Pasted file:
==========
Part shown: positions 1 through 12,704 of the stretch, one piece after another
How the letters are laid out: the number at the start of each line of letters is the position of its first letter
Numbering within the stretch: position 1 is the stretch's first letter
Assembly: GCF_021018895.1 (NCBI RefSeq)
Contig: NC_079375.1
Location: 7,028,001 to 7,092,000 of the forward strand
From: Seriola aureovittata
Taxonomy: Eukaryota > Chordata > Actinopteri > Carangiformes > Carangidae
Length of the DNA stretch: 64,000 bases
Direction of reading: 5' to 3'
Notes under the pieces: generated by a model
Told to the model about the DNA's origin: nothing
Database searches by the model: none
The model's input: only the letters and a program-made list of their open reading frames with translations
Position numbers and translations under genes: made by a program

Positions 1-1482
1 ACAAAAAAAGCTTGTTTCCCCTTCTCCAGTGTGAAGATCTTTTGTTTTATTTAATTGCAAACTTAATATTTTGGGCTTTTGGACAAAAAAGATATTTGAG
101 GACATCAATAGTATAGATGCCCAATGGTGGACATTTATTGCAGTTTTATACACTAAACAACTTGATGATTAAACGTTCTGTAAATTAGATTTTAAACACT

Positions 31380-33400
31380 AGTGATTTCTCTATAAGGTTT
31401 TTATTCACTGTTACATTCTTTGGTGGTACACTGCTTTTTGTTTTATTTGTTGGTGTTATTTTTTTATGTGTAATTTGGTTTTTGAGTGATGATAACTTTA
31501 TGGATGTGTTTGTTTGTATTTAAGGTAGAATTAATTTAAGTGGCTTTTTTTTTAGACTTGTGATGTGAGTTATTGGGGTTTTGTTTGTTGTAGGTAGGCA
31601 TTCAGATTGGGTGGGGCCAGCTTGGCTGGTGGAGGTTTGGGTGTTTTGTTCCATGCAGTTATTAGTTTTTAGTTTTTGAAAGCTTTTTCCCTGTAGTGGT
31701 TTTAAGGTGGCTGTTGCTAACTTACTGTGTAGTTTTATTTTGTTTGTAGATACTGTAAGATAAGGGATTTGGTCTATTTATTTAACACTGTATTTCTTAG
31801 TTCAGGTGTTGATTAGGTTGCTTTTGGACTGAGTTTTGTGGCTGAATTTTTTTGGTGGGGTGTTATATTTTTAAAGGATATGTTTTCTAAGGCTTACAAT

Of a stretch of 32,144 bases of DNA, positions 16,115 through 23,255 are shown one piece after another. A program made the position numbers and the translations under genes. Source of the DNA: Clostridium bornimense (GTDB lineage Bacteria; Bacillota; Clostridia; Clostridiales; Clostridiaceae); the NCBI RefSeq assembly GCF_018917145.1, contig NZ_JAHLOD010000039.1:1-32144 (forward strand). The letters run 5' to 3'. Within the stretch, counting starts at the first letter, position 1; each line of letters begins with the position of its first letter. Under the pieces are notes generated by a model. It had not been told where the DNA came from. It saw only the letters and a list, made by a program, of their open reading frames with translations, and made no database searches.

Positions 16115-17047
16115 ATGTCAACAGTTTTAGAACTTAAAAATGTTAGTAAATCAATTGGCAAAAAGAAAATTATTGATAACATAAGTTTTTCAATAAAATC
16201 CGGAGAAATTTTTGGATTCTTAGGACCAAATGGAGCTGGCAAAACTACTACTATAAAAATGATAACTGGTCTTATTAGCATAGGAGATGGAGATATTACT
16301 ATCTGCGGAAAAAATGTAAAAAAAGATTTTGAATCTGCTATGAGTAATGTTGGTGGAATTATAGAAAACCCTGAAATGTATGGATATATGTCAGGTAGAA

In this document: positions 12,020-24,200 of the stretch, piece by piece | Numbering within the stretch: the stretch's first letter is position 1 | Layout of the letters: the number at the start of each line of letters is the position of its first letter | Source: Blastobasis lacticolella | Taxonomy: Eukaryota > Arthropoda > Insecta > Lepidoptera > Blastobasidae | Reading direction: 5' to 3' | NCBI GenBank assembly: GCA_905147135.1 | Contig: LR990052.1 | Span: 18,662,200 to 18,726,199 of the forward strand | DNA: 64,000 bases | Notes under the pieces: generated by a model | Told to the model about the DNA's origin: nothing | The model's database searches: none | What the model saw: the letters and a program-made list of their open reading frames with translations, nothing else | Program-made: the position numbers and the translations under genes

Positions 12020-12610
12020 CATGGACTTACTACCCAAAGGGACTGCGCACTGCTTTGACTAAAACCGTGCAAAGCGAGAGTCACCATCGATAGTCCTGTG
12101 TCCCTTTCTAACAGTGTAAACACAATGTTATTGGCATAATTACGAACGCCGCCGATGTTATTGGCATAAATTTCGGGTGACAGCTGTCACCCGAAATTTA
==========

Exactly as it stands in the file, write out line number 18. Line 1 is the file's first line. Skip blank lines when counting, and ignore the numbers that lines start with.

101 GACATCAATAGTATAGATGCCCAATGGTGGACATTTATTGCAGTTTTATACACTAAACAACTTGATGATTAAACGTTCTGTAAATTAGATTTTAAACACT